Tuesday, February 09, 2010
Looking at Todd Wellemeyer, Jason Pridie, Mark Hendrickson and Willy Taveras (yes, things are slow)Posted by Evan Brunell
Four names have made waves (okay... more like ripples... in a puddle) in baseball recently. Let's take a quick peek at who they are and what value they bring.
Todd Wellemeyer is coming off an injury-marred season with the Cardinals where he posted a 5.89 ERA and 5.21 xFIP. The year prior, he was considered another one of Dave Duncan's success stories, but had been essentially the same pitcher (looking at FIP/xFIP) from 2006-2008. He's not someone who will ever hold down a permanent job, but his 90+ mph fastball will keep getting him looks despite his poor control. Any team that can sign him to a minor league contract will be getting a league-average pitcher who can start and relieve. As depth in Triple-A, you can have much worse pitchers.
Jason Pridie is a slap-stick hitter who doesn't even really carry a stick capable of slapping. He's a speedy, defensive outfielder who marked down a .306 wOBA in Triple-A for Minnesota. Upon the signing of Orlando Hudson, Pridie was designated for assignment at which point the Mets claimed him off waivers. Pridie isn't a complete waste of a 40-man roster spot, but shouldn't be looked at as anything more than a fifth outfielder. The Mets have some question marks in that area, so their acquisition of Pridie makes sense. It would still be a surprise to see him open up the season on the 25-man roster, but given these are the Mets...
Mark Hendrickson inked a one year, $1.4 million ($1.2 million in 2010, $200,000 buyout or $1.2 million team option for 2011) contract with the Orioles, returning as a swingman. The former pro basketball player has an even 5.00 ERA for his career, but xFIP shows that his true talent value is around a 4.50 ERA, and has been hurt by an above-average BABIP most of his career. He's struggled to establish himself as a starting pitcher but may have found his calling at age 35 as a relief pitcher. He posted a 3.44 ERA along with a 37/14 K/BB ratio out of the bullpen this past year. While his 4.37 ERA over 11 starts was also strong, his track record indicated that he wasn't cut out to start.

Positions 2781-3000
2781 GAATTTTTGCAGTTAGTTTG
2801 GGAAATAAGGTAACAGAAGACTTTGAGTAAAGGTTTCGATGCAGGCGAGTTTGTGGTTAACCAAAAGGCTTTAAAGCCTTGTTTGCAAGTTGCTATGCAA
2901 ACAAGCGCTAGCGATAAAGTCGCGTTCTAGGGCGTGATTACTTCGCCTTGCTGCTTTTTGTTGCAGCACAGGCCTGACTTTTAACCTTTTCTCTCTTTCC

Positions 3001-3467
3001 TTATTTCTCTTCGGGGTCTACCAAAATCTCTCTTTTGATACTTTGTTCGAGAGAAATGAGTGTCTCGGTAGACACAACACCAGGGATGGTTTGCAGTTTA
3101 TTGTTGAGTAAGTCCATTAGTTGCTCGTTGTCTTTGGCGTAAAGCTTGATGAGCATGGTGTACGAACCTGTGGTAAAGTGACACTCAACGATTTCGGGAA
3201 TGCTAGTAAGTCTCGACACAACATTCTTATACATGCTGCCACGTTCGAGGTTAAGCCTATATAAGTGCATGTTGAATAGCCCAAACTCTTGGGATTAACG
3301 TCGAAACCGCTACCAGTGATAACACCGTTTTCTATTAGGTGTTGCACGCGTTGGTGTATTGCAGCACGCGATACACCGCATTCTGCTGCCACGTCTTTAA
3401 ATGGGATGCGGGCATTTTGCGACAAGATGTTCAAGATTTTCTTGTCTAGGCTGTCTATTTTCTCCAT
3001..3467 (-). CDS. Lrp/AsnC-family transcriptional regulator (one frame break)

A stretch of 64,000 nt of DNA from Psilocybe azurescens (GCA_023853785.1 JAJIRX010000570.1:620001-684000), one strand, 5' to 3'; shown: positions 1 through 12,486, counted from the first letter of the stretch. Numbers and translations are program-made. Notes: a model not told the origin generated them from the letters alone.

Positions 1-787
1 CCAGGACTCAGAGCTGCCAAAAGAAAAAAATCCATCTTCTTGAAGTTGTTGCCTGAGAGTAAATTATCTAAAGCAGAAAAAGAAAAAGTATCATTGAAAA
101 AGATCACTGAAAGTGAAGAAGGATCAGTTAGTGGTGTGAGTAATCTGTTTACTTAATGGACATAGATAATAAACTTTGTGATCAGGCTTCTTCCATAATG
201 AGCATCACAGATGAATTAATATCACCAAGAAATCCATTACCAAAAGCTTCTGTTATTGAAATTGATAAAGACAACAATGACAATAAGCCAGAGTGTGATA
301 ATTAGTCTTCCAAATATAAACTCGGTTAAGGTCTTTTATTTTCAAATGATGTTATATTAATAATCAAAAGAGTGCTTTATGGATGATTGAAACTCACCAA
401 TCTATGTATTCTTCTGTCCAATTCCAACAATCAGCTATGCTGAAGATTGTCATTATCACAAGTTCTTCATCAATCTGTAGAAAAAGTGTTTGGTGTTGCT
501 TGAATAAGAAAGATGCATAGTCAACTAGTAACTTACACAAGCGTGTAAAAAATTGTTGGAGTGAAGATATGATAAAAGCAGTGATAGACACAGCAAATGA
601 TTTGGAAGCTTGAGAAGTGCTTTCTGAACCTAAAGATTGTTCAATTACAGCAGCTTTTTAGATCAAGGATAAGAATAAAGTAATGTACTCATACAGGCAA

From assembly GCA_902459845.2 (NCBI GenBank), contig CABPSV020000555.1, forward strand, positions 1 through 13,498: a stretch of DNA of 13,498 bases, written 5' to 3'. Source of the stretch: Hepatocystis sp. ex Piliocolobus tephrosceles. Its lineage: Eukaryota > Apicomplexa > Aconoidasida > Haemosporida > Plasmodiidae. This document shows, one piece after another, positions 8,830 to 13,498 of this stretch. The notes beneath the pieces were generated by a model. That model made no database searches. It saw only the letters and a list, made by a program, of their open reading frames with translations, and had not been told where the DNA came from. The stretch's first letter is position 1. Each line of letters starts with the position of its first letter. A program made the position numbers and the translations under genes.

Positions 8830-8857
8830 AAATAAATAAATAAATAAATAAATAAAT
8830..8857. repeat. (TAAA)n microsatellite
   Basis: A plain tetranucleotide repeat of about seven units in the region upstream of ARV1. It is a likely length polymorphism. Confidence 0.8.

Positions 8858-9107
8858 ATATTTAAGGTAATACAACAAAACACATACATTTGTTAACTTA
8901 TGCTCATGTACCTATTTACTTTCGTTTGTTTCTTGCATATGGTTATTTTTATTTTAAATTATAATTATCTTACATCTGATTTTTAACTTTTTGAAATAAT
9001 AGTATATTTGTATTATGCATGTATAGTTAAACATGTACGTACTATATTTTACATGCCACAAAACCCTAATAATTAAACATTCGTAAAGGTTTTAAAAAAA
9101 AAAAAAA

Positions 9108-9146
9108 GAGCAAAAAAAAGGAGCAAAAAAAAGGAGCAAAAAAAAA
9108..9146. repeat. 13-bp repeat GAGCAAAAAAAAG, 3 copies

Willy Taveras was acquired last week by the Athletics along with infielder Adam Rosales in exchange for infielder Aaron Miles and a player to be named later. With the release, the Athletics have essentially "bought" Rosales for about $1 million, which I think is a master stroke. Players with 0-6 years of service time (and particularly 0-3 years) almost always provide a return on investment given their low base salary and talent strong enough to make the majors. Given the team saves so much money on these 0-3 players, I've always wondered why more teams don't just go and buy these players outright. Just make the money back on production on the field. In any event, Taveras will latch on somewhere as a backup outfielder. Don't be surprised if Rosales outproduces Taveras in 2010.
Evan Brunell is currently editor of Fire Brand of the American League, a Red Sox blog he began in 2003. He also scores games at Fenway Park for MLB. He was the co-founder and president of MVN, an independent sports media web site.